Presented in its original 1.37:1 aspect ratio, this brand new 1080p transfer of The Awful Truth was created from Sony's recent 4K restoration of a duplicate nitrate negative and a print owned by UCLA; its original negative was lost, but these separate sources make an outstanding (and relatively seamless) substitute. Image detail, texture, and stability are all very much improved over Columbia/Tri-Star's disappointing 2003 DVD, as this Blu-ray features better contrast levels and an incredibly stable picture. As expected, film grain is appropriately coarse and thick, but never intrusive -- just think how ridiculous the image would look if excessive noise reduction was applied, and just be happy that it wasn't. Bottom line: the end result of this new restoration is clean, crisp, and likely as good as The Awful Truth will get on home video unless a true 4K version is released in the future. Die-hard fans and newcomers will be pleased.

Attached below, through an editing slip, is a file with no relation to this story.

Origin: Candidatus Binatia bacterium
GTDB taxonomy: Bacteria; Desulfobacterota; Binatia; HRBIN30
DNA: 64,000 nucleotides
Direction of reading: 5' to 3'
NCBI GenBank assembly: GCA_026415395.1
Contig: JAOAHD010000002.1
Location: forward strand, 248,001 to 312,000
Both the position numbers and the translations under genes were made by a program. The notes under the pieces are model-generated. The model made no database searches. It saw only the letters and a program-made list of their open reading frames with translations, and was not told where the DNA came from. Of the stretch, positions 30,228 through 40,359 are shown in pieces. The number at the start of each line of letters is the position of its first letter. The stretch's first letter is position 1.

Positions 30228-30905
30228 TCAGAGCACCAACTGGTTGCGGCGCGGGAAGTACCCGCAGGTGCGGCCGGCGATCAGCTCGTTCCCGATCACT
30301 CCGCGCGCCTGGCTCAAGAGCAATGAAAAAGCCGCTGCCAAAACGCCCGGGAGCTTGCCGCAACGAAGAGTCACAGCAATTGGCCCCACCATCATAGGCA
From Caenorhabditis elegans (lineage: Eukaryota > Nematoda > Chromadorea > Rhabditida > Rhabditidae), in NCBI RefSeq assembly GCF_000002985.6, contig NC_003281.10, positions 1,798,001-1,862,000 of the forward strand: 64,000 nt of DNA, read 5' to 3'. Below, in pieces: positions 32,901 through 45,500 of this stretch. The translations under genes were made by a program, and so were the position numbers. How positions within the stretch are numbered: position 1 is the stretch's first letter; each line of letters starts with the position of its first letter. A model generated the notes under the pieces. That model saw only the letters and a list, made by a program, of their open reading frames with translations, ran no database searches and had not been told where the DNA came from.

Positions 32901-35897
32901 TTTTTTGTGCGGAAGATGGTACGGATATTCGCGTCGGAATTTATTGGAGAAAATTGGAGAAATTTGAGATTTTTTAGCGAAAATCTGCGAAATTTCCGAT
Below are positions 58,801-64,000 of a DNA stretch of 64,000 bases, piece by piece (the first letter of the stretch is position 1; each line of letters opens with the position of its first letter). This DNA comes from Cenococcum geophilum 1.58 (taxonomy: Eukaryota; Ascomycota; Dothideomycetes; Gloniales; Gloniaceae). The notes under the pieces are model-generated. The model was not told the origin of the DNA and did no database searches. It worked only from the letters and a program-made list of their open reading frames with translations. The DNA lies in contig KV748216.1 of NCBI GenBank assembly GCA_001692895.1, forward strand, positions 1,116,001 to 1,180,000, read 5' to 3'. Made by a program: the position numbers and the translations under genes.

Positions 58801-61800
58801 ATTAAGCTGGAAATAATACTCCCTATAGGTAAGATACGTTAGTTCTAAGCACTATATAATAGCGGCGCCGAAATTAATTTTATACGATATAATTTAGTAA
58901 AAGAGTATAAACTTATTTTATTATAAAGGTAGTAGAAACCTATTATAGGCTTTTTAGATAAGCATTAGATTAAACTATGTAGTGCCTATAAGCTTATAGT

DISCLAIMER: The images on this page are decorative and do not represent the Blu-ray under review.

As usual, Criterion plays it straight with a lossless PCM track that preserves the film's original mono mix; like the video presentation, a few forgivable flaws remain (very mild hiss during a few scenes, a somewhat thin high end, and a few slight volume fluctuations during the "dinner and dancing" scene) but it's mostly great news here. Dialogue is typically crisp and clear throughout, with well-balanced music cues that rarely fight for attention. Optional English subtitles have been included during the main feature only.

As usual, Criterion's interface is smooth, clean, and easy to navigate. This one-disc release is locked for Region A players; it's packaged in their typical "stocky" keepcase with very stylish black-and-white artwork. The included Booklet features tech specs, promotional stills, and an essay by critic Molly Haskell.